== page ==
Preserving Netting Efficiency

ISDA Chief Executive Officer Scott O'Malia offers informal comments on important OTC derivatives issues in derivatiViews, reflecting ISDA's long-held commitment to making the market safer and more efficient.

New York — One of ISDA’s core beliefs is in the power of close-out netting, which enables counterparties to reduce their credit risk exposure to each other. No single tool is more effective in delivering safe, efficient OTC derivative markets.

That’s why the Association is concerned about the effect of legislative provisions contained in the Dodd-Frank Act.  These provisions could have serious adverse effects on the efficiency of netting. And less efficient derivative markets could have the effect of exacerbating system risk. No one has done the analysis of the extent to which the benefits of clearing are offset by less efficient bilateral netting. Where is netting inefficiency being introduced? The following are a few examples, and we suspect there are many more:

  • DFA Section 716.The so-called “push-out” provision forces banks active across product areas to create a new company for equity, commodity and certain credit derivatives.
  • Clearinghouse proliferation.By all accounts, clearinghouses will abound—by product type and by geographic area. Clearing has huge potential for risk reduction through multilateral netting, but a proliferation of clearinghouses will make it harder to achieve that potential as transactions are moved from bilateral arrangements to a multitude of clearinghouses. ISDA is fully supportive of the greater use of clearinghouses, particularly when netting and compression can be aggressively pursued for cleared trades. But as we move into this new cleared world, we must be attuned not just to its promise, but to its limitations.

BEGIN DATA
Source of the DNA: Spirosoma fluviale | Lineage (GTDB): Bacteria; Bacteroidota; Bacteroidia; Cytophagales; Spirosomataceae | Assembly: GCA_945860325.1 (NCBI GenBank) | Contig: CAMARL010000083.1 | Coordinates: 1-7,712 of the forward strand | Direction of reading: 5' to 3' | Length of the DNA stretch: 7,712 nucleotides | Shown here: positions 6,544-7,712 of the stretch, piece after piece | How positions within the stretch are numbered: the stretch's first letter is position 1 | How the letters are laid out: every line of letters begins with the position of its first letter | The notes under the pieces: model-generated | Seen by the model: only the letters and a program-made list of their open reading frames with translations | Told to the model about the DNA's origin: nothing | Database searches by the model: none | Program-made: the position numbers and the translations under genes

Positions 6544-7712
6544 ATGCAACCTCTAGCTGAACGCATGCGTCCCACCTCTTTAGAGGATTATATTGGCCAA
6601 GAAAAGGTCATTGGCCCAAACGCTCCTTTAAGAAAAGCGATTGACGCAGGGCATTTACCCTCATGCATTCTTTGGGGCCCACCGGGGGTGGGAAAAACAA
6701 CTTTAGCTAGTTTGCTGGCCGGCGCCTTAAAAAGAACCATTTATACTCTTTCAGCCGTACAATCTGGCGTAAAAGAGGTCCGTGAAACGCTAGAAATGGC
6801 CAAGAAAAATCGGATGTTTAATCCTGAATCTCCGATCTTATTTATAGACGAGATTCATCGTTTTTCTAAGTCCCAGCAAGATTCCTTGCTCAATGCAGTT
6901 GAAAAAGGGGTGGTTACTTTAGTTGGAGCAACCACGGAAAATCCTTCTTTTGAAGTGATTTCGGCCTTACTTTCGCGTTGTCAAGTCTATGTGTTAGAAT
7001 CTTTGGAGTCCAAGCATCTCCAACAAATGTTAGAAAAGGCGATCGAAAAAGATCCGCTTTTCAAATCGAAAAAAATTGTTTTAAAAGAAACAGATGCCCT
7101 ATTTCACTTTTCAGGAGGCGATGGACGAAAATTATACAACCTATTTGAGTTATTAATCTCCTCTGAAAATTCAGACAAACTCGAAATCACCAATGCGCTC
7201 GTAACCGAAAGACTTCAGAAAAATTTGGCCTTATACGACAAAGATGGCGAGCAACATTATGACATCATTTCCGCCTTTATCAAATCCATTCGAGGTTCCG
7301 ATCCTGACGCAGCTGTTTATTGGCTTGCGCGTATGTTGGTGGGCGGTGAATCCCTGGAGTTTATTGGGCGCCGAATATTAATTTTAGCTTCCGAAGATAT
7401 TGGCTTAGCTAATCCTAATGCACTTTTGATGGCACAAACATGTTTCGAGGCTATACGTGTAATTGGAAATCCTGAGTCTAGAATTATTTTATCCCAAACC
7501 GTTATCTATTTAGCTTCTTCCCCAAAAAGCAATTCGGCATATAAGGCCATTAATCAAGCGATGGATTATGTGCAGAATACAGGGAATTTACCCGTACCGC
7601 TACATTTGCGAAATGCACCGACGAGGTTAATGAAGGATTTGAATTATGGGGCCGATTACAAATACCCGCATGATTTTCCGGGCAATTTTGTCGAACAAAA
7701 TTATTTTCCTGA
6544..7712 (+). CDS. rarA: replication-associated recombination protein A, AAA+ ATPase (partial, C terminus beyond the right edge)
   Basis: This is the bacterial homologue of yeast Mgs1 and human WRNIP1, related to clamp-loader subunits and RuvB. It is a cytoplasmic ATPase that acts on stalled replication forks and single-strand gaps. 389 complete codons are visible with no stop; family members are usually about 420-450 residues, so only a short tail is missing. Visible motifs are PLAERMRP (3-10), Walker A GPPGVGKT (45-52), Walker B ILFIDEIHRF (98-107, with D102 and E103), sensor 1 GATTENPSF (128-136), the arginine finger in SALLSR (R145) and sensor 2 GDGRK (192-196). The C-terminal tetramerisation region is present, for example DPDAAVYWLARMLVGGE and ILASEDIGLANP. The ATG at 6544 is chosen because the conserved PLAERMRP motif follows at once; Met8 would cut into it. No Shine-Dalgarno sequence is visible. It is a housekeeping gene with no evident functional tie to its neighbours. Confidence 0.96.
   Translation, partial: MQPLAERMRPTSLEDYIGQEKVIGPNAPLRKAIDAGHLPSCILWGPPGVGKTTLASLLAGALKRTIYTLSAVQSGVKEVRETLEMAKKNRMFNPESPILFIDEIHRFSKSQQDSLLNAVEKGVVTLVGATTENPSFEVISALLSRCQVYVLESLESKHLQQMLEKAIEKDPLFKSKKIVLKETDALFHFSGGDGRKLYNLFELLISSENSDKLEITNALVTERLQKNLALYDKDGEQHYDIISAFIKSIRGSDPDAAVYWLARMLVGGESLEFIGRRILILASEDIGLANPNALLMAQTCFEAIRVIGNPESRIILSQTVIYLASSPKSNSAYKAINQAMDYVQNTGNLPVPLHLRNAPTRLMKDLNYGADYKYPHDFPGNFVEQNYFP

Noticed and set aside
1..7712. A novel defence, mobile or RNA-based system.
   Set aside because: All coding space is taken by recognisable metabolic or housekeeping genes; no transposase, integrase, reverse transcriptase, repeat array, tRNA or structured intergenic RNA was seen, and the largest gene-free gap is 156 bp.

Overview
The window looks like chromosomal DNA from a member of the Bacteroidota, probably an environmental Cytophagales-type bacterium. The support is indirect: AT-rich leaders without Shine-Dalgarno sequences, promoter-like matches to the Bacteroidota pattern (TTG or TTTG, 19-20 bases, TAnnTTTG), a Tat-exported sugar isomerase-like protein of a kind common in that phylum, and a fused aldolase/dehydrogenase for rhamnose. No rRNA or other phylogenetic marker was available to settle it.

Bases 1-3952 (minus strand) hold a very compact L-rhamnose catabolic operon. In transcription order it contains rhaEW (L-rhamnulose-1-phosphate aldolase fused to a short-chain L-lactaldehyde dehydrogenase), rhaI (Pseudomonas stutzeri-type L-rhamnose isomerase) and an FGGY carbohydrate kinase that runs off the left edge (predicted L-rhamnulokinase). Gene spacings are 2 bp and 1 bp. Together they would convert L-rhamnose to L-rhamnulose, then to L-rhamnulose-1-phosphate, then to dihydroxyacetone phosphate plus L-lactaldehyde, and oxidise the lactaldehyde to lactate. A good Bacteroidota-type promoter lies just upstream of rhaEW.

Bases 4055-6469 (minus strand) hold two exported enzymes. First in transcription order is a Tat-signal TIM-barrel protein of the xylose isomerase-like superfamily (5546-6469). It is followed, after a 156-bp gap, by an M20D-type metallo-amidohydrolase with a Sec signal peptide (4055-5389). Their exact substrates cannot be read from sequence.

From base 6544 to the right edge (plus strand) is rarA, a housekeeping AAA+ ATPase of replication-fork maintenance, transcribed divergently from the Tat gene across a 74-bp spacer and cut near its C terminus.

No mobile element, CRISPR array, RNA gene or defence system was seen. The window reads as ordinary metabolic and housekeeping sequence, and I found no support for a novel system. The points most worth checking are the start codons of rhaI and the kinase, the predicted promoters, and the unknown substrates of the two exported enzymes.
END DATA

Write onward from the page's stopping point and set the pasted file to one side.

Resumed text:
• Breaking up hedged sets.A potentially risk increasing effect of trades moving to clearing is where the trade to be cleared provides a hedge for a trade that cannot be cleared. The bilateral trade that remains and the cleared trade that is moved to the clearing house are no longer netted under an ISDA Master Agreement.
  • Legacy trades vs. new trades.ISDA has generally taken the view that new regulations should only apply to new trades, and that legacy trades should reflect the terms and regulatory environment at the time the trade was done. But proposals regarding margin for uncleared trades could create a dilemma: apply the new rules to all transactions (both existing and new) under one master or create two masters, one for the old, uncollateralized trades and one for the new, collateralized ones.
  • Extraterritoriality. Then, there is the issue that has reared its head in issue after issue—the applicability of national rules to global participants in global markets. We will address the many facets of this issue in an upcoming Views, but depending on how these issues are addressed, strong incentives may be created for booking business in a multitude of entities, a sure recipe for netting inefficiency.

How does ISDA work to maximize netting efficiency in this new world? First, we remain focused on spreading the gospel of the benefits of netting, as evidenced by legislation in ­­­38 jurisdictions, and the 55 opinions that provide the backbone of the ISDA Master Agreement (Members can see all those opinions by logging in to the ISDA Members Portal). In this regard, we continue to urge European regulators to take up the cause of a netting directive. Second, we help regulators understand the exposures of derivatives market participants as they face a more fragmented and less efficient netting environment. Third, we pursue ways, through documentation, regulation or otherwise, to facilitate netting across entities and platforms.

Netting remains a key part of ISDA’s mandate. We believe, in short, that if you undermine netting, you undermine the safety and efficiency of markets.

We encourage members to email us at with their reactions to each View and to suggest new issues that might benefit from analysis and comment. 

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